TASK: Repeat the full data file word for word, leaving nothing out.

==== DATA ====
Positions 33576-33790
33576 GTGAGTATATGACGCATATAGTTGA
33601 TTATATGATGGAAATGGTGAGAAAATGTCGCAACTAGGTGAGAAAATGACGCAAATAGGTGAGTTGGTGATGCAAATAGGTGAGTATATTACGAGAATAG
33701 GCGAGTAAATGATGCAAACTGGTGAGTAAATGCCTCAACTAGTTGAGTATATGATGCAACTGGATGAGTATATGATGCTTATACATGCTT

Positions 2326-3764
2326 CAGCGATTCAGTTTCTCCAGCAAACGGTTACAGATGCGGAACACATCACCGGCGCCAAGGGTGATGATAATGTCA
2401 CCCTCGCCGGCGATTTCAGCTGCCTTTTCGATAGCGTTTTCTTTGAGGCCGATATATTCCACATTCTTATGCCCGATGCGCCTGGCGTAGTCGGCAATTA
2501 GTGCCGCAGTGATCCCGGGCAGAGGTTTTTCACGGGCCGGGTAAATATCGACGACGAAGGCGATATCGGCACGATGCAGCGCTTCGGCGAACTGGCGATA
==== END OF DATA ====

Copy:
Positions 33576-33790
33576 GTGAGTATATGACGCATATAGTTGA
33601 TTATATGATGGAAATGGTGAGAAAATGTCGCAACTAGGTGAGAAAATGACGCAAATAGGTGAGTTGGTGATGCAAATAGGTGAGTATATTACGAGAATAG
33701 GCGAGTAAATGATGCAAACTGGTGAGTAAATGCCTCAACTAGTTGAGTATATGATGCAACTGGATGAGTATATGATGCTTATACATGCTT

Positions 2326-3764
2326 CAGCGATTCAGTTTCTCCAGCAAACGGTTACAGATGCGGAACACATCACCGGCGCCAAGGGTGATGATAATGTCA
2401 CCCTCGCCGGCGATTTCAGCTGCCTTTTCGATAGCGTTTTCTTTGAGGCCGATATATTCCACATTCTTATGCCCGATGCGCCTGGCGTAGTCGGCAATTA
2501 GTGCCGCAGTGATCCCGGGCAGAGGTTTTTCACGGGCCGGGTAAATATCGACGACGAAGGCGATATCGGCACGATGCAGCGCTTCGGCGAACTGGCGATA